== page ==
Console Fail

For every game console success, there’s at least two stories of doom.  Most of the time this is all too easy to predict, but there are the few occasions that a console’s failure is like a jab in the ribs.  There have been some spectacular disasters, usually by well established companies that should know better, and the old saying that a console is only as good as its third-party support rings very true as the main reason for most of these fails is a lack of franchise games.

Having completed the Sony collection to my console stack series, my attention quickly turned to making one final one (there aren’t currently enough Microsoft X-Box consoles to justify one), this time the focus being on failed consoles from the last 30-odd years of gaming.  It would be fair to say that I have a mild obsession with failed consoles. This might be down to having vivid memories of their launches, living the hype and excitment, and then seeing them quickly reduced in the bargain bin.

The one that I seem to be most obsessed with is the Atari Jaguar, released in late 1993 in North America and 1994 everywhere else.  It launched with quite a bit of hype as it was marketed as a 64-BIT console when, at the time, 16-BIT consoles were all the rage. So to jump from the 16-BIT era straight to 64-BIT seemed crazy!  Indeed it was because the 64-BIT claim was a bit of a fib. Without getting too technical, it had a 32-BIT CPU and GPU (code named Tom & Jerry), which worked together to send signals to a 64-BIT graphics processor, so 32 x 2 = 64, yes?  The reality was the console didn’t quite perform like that simple sum, despite its marketing tag line being ‘Do the Math[s]’, and that wasn’t the only technical issues Jaguar owners encountered.

Back then I was none the wiser to these claims because one of the consoles launch titles was Aliens Vs Predator; a first person shooter that gave you the choice of playing as either an Alien, a Predator, or a Marine.  This was mind blowing, and the game just looked soooo good.


I remember entering competitions to try to win one, perhaps subconsciously knowing to actually invest in one would be stupid.  I wasn’t successful but a teenaged boy could dream. A year later the Sony Playstation was released and the Atari Jaguar became a distant memory, although I recall walking into a Virgin Megastore and seeing them being sold dirt cheap and was quite tempted, but sadly I didn’t part with my cash.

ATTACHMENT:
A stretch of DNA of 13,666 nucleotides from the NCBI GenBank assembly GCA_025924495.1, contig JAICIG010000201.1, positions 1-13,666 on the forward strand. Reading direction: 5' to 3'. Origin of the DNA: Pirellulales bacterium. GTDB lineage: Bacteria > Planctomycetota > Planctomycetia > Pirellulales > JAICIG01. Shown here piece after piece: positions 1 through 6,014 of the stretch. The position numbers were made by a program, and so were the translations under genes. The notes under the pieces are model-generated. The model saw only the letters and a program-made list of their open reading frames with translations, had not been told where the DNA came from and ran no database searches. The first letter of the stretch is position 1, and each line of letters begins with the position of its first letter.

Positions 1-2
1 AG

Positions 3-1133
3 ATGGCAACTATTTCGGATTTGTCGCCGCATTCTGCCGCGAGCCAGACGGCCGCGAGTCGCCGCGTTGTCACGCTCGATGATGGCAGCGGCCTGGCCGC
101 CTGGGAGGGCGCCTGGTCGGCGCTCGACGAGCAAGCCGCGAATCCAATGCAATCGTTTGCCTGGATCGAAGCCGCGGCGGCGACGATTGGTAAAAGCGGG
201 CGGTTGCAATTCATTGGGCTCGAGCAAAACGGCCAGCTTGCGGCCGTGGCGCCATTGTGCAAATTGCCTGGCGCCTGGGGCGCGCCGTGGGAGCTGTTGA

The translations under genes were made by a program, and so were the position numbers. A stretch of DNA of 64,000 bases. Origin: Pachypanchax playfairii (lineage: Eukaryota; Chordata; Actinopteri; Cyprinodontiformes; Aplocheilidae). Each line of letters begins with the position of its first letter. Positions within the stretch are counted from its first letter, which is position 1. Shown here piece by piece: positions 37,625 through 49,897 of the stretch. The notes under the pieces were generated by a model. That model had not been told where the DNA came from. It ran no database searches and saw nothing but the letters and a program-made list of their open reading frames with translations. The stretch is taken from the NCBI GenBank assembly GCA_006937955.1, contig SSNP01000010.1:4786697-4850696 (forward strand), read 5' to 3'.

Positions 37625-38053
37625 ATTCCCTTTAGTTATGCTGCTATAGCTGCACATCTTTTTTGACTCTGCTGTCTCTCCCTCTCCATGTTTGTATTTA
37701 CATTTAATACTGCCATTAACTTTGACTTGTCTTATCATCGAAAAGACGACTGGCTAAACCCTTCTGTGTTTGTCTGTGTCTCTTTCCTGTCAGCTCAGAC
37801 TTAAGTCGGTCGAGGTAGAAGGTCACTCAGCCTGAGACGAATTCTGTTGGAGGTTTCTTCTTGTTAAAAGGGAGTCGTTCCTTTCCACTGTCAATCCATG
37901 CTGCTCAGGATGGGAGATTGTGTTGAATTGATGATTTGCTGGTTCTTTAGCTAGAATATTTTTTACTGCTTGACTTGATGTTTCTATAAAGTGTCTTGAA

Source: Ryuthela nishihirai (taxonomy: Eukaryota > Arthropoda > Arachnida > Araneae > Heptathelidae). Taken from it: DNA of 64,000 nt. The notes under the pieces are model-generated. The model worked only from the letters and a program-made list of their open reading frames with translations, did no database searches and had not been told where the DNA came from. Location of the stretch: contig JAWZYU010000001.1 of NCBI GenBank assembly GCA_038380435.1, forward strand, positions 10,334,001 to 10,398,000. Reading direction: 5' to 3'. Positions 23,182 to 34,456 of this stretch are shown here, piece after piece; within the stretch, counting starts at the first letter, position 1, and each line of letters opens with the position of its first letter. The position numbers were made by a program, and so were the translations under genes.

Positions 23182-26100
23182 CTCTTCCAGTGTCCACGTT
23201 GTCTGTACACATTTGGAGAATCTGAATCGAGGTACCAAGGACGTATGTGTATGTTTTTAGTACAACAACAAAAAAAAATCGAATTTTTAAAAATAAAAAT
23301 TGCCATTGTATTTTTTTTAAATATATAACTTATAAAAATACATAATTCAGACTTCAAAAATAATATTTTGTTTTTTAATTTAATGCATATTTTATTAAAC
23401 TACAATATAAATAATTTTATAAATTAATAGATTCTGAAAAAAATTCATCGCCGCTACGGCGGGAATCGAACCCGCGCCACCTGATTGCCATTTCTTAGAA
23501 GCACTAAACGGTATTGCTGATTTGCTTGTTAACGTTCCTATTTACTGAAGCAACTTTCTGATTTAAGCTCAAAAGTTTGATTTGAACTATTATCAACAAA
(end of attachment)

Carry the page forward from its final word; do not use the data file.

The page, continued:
Despite its many flaws, there’s still a lot to admire about the console.  It was powerful, it looked good, it had a cool name and logo, the control pad had a ridiculous amount of buttons and was painful just to look at, and best of all they had the audacity to release a CD add-on to try to extend it’s already very short life span.  It wasn’t until very recently that I found out they’d even released a Highlander game for it, based on the cartoon TV series. I strongly urge you to check out this YouTube video on it, just to see how bad it is:


Nowadays the Jaguar does have a cult following, thanks to Hasbro Interactive (who bought out Atari in the late 90s after financial struggles, thanks largely to the failure of the Jaguar) making in an open source platform and allowing homebrewers to have some fun.  As a consequence, the console is actually quite pricey to buy from the likes of ebay, which I’m quite pleased about but now regret even more not buying one when they were practically being given away.

The other failed consoles that appear in my stack include the Panasonic 3DO, the Apple Bandai Pippin, the Amstrad GX400, the Atari Lynx and the Nokia N-Gage.  All these consoles could have their own story, and of course there have been many other failures that could cause a tear or two which include the Sega Saturn and Dreamcast, the Nintendo Virtual Boy and WiiU, the Amiga 32CD, Philips CD-I, Gizmondo………

My Console fails design can be found at my Teepublic store, which you can access by clicking here.




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